Summary At a time when environmental pollution is a major issue the need for suitable monitoring systems has become paramount. There are in existence a number of methods for determining pollution levels in surface waters, however they often lack in specificity. Biological systems, therefore, are often deemed most suitable. Many organisms may be used as biosensors but studies incorporating fish have been most prevalent to monitor ventilatory response, activity levels, avoidance or rheotactic behaviour. More recently, work has concentrated on the use of the weakly electric fish, Gnathonemus, (family Mormyridae), which is characterised by the possession of electric organs near the tail. The fish use these electric organs to generate and transmit small electrical impulses, less than IV, into the surrounding water to communicate and navigate. Changes in the rate of pulsing can be used to identify the presence of certain chemicals in the water source.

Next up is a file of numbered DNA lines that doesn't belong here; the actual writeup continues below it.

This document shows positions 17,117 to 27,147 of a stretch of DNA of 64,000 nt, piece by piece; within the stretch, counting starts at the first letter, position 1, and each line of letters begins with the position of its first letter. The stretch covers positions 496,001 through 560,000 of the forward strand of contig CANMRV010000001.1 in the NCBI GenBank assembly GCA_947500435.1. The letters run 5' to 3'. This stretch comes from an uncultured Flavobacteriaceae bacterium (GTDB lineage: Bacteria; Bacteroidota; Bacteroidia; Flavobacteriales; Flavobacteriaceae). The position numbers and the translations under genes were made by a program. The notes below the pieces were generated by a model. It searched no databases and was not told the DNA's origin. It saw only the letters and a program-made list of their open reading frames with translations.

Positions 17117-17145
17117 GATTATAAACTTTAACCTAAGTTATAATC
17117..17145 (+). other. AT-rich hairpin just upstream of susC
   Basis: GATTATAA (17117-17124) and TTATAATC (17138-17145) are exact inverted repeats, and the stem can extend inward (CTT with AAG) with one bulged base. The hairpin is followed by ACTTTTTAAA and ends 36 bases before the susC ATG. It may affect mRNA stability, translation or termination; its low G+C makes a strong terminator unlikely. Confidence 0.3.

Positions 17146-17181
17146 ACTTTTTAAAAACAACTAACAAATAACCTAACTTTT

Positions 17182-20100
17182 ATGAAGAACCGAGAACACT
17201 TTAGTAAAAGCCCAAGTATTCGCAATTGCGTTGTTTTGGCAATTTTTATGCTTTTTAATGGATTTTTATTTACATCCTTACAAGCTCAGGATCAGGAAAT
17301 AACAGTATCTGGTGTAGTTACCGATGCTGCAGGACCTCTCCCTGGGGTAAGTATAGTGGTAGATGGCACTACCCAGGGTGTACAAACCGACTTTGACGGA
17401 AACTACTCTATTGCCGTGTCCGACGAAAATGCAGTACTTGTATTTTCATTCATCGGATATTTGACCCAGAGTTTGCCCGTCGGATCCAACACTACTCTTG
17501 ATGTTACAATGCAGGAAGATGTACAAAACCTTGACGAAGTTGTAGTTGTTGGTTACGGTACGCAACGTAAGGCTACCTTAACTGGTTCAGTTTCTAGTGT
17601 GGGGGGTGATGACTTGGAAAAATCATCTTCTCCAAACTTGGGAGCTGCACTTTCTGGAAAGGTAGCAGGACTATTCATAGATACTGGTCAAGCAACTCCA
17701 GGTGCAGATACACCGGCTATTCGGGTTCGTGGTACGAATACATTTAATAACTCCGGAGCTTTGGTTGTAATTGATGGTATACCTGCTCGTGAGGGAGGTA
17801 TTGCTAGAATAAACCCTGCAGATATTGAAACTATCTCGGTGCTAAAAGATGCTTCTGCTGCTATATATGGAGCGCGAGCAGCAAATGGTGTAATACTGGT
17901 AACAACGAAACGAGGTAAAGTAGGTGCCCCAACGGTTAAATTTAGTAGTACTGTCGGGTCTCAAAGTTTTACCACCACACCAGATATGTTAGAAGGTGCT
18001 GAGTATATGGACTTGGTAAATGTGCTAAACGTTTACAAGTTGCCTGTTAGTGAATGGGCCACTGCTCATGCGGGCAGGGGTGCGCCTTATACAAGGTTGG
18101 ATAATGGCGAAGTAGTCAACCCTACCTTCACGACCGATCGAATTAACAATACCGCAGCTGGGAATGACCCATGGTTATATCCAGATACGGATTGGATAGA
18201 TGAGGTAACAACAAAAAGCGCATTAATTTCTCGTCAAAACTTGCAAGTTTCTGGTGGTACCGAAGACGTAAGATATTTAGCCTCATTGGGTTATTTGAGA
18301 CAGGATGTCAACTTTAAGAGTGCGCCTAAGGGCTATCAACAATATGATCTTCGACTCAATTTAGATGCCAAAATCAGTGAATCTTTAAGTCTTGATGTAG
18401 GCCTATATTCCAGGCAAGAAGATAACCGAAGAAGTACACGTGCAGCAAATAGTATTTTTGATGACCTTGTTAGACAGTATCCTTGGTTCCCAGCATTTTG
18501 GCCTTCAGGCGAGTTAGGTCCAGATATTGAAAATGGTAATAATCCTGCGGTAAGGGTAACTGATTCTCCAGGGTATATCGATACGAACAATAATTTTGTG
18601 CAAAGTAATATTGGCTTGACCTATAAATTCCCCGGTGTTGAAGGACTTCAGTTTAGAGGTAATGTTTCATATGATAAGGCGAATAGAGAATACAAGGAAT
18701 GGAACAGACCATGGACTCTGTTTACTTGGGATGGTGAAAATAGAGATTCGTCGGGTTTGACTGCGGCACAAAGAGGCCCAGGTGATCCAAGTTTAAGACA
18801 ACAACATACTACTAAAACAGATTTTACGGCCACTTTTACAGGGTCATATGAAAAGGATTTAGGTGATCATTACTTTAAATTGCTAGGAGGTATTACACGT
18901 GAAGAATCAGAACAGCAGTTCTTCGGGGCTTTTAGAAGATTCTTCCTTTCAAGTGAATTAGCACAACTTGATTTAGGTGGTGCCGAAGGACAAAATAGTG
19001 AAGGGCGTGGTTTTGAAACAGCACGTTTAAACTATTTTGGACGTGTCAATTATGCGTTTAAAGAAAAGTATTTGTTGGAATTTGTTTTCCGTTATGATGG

Journal of Applied Ichthyology – Wiley
Published: Jun 1, 1993
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